The Shia Revival: How Conflicts Within Islam Will Shape the Future – Vali Nasr

Very informative and slightly biased. The differences and conflicts between Shia and Sunni Muslims are significant both in their theological outlook and their resulting politics and policies. Nasr does a great job of explaining these differences and the history of the sects. I don’t think that he’s unfair or necessarily pushing an agenda, but I do think that he has the tendency to downplay wrongdoing by Shia groups and individuals in comparison to how he presents the Sunni.

Shriek: An Afterword – Jeff Vandermeer

I’ve had the problem a few times now with characters who are accurately, descriptively and perceptively written, but are nevertheless so obnoxious and annoying that I can’t bear to read about them.Janice Shriek is so self-absorbed that even as the most fascinating events are unfolding around her – in this case, a new emergence of the mushroom-like Grey Caps and a war involving fungal weapons – she can’t stop blathering on about personal issues. I didn’t enjoy reading from her perspective, but still felt the unrelenting urge to know as much as possible about the Grey Caps. Some of the middle could have been condensed and I’d have had a better opinion.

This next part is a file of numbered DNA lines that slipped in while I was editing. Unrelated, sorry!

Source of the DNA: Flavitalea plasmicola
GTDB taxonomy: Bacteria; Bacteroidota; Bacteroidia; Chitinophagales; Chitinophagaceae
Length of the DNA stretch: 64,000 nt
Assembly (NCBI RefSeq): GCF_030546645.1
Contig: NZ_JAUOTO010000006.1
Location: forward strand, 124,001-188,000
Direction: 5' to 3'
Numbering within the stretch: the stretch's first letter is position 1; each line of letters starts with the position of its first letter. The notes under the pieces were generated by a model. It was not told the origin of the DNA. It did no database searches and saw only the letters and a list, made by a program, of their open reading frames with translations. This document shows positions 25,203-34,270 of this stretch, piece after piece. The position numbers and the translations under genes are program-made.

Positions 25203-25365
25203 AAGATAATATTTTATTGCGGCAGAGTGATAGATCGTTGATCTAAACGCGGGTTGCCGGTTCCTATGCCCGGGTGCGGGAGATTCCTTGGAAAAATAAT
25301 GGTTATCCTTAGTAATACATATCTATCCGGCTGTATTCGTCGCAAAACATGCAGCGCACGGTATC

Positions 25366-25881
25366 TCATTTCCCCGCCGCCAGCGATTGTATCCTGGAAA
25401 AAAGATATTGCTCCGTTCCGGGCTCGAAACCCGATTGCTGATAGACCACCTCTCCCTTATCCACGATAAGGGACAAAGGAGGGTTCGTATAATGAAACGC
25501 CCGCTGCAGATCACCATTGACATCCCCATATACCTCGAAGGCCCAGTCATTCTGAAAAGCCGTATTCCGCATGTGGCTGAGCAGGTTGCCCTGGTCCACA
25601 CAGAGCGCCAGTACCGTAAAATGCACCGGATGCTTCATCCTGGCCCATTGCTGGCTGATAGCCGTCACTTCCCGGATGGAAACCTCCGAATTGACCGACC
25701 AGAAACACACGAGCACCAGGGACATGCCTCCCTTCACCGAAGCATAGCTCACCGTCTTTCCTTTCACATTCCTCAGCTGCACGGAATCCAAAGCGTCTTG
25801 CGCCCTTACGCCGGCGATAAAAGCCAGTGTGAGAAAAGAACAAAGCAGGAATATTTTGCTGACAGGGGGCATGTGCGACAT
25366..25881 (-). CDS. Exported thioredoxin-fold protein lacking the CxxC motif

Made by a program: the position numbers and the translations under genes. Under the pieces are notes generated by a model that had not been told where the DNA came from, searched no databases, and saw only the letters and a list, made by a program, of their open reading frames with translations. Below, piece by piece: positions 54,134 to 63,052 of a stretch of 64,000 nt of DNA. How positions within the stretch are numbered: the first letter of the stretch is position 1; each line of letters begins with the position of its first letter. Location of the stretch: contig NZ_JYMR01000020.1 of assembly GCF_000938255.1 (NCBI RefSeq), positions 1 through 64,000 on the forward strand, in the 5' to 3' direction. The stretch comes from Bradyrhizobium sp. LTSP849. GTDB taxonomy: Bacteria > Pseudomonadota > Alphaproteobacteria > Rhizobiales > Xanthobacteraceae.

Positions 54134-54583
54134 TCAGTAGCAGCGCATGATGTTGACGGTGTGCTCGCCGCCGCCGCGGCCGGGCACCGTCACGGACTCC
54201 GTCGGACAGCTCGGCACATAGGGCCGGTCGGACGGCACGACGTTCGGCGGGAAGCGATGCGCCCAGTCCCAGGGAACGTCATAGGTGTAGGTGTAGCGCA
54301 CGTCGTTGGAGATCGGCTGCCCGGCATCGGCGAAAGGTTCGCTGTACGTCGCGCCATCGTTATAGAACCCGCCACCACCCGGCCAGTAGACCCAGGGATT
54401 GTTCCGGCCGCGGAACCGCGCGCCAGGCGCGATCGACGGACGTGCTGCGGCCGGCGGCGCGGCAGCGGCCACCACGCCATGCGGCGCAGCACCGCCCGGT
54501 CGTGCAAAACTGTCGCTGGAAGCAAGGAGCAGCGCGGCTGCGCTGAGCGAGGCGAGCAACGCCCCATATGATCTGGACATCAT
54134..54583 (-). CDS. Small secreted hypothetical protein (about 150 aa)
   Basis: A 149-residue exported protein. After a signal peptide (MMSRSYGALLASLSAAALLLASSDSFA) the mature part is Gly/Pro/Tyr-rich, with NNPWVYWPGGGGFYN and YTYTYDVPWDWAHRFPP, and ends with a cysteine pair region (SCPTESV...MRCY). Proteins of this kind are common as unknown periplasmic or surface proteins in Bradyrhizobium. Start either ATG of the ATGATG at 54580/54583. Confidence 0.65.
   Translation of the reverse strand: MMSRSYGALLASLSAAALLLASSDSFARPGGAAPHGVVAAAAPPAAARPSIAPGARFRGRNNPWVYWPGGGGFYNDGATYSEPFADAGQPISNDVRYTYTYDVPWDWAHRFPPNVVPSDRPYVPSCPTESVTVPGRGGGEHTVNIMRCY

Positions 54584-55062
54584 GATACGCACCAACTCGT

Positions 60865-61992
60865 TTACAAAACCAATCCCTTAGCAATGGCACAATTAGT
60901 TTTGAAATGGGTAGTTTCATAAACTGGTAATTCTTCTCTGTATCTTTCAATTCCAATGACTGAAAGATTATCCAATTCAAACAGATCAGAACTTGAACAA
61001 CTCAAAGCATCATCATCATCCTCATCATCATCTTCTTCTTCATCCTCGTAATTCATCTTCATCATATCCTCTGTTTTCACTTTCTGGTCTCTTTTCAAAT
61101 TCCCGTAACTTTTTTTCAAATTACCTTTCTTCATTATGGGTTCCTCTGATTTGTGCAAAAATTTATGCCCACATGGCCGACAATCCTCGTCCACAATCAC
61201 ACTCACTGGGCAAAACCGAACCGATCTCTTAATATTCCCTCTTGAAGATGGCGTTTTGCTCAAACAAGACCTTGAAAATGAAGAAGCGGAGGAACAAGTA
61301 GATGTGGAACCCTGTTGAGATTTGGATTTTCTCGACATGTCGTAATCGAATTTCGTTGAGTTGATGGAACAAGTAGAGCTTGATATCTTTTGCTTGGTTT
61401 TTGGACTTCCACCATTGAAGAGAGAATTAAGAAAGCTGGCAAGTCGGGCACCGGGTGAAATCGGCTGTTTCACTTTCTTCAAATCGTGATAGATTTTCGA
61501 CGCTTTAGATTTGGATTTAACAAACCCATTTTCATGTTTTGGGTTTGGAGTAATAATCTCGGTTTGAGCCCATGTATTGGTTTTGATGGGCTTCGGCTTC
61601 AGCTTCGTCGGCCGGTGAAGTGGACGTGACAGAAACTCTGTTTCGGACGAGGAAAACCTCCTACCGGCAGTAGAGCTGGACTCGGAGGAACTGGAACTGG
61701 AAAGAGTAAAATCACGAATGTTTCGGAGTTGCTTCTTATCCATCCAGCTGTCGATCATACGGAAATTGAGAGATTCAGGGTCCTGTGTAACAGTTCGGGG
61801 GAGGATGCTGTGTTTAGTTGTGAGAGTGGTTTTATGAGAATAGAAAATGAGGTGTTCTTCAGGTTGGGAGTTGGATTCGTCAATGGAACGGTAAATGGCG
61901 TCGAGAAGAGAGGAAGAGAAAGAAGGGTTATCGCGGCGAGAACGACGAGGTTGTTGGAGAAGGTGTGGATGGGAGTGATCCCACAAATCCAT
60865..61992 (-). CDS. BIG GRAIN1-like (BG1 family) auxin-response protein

Stories of Your Life and Others – Ted Chiang

Almost everyone who’s read this has been favorably impressed and almost everyone is right. There wasn’t a single story I didn’t like, although the titular story was by far my least favorite. Tower of Babylon, Division by Zero and Seventy-Two Letters were great, but I was completely blown away by Hell is the Absence of God. Many of Chiang’s stories are available online, although of course I recommend that you support him by buying his book.

The Orchard Keeper – Cormac McCarthy

Kind of a slog, to be honest. It’s worth reading if you’re a big fan of McCarthy because you can see how his style and themes have developed from this first book he published. If that doesn’t interest you, there are probably better things to read. The style whose later incarnation works so well in the bleak violent ultra-extreme landscape of Blood Meridian doesn’t ring true for me in the Tennessee Appalachians, nor does the story warrant such treatment. In fact, the story reemerges in Blood Meridian in just a few lines, and I think it’s more powerful in the few lines than in the entire novel. A lot of well-read, well-educated reviewers disagree with me and praise the way that McCarthy captures the dialect of the area, but it doesn’t have an Appalachian feeling to me.